# How to choose the value of nbnd in Quantum ESPRESSO?

How to choose the value of nbnd in quantum espresso and what is the difference between occupations = "fixed" and occupations = "smearing"

nbnd is the number of valence orbitals/bands your system has. As for the occupations smearing is a mathematical tool which 'smears' out the band energy diagram as in changes the occupation number to do convergence of energy. For fixed no such things happen and occupations is set to fixed.

I'd suggest read this to see the effect of different type of smearing. And also ref this for more info on smearing

• What about the compound with more than one element? e.g., If we have 5 valence electrons for A, 6 for B and 4 for C.While B is magnetic.So for ABC compound, what can be the value of nbnd, where ABC is an insulator? Apr 22 at 17:46

I am only answering the nbnd part. If I can I will later edit this and add the smearing part too. Kindly note that it's usually encouraged to ask one question per post. You might want to consider asking the smearing question in a separate post.

nbnd specifies the number of bands to be calculated. So, the band structure with nbnd=20 would be more dense (there will be more band lines) than the one with nbnd=10. It should be selected depending on the type of your material, and depending on the type of your calculation.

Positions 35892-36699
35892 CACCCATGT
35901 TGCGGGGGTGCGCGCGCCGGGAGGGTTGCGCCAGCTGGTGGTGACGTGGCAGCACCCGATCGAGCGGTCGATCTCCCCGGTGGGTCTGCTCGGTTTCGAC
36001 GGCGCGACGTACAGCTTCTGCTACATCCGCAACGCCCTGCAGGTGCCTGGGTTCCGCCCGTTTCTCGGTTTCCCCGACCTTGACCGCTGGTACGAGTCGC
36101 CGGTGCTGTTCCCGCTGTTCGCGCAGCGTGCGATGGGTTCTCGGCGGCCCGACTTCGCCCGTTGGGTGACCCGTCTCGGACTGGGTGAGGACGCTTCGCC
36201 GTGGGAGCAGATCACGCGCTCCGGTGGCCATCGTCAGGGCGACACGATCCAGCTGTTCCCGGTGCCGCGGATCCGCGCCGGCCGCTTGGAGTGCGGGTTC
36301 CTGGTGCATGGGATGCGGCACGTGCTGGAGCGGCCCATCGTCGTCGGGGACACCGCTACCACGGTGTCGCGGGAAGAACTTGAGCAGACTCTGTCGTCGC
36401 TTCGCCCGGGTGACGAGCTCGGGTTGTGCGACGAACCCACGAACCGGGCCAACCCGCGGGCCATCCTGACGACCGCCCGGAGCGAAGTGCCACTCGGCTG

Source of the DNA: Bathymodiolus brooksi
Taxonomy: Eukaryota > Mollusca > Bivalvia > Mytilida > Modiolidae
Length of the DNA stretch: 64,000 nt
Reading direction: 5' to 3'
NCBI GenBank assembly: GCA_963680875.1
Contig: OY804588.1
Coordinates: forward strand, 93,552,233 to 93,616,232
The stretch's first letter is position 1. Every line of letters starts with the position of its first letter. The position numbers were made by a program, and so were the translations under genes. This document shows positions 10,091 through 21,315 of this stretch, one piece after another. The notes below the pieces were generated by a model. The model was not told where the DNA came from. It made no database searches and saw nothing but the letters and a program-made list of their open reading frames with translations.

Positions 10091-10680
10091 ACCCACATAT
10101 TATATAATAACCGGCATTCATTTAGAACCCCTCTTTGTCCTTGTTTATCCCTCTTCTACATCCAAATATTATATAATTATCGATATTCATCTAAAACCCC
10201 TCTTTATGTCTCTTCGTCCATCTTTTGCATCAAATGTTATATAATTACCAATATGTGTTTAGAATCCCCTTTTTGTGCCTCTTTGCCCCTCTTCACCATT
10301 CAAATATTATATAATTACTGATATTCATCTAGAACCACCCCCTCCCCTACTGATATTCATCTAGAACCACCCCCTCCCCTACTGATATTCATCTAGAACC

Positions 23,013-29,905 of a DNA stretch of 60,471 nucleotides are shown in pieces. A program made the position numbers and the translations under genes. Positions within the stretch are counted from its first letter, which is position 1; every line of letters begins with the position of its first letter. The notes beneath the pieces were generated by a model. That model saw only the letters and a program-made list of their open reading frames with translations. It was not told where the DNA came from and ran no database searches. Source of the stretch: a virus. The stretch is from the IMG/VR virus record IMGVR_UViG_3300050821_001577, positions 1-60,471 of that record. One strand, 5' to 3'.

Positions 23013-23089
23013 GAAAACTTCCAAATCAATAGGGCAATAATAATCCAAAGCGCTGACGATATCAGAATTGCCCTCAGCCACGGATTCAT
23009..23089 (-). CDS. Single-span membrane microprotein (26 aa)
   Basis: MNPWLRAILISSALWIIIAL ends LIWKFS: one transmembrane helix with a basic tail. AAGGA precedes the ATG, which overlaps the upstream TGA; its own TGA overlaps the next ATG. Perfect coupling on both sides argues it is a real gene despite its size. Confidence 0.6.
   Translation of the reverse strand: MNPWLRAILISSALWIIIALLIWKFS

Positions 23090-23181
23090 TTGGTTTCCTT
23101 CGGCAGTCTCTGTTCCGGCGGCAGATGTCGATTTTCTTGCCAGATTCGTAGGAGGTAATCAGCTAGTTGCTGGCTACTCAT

For spin-unpolarized (i.e. regular) calculations: if your material is an insulator, nbnd should at least be equal to the number of valence bands (i.e., the number of electrons / 2). If your material is a metal, then 20% more than the number of valence bands should be chosen (minimum 4 more) [source].

For spin-polarized calculation, a useful rule of thumb is to double the number of bands. Since we consider both spin‐up and spin‐down of an electron, the number of Kohn‐Sham states, i.e., nbnd should be selected more than twice the number of electrons [1].

[1] Hung, Nguyen Tuan; Nugraha, Ahmad R. T.; Saito, Riichiro, Quantum ESPRESSO course for solid-state physics, ZBL07655576. Page 133.

• Just to add to @AbdulMuhaymin's answer. If your material is an insulator, the better choice would be to set nbnd to (number of valence electrons/2) + 4 since it helps with numerical stability. Jun 16, 2023 at 5:54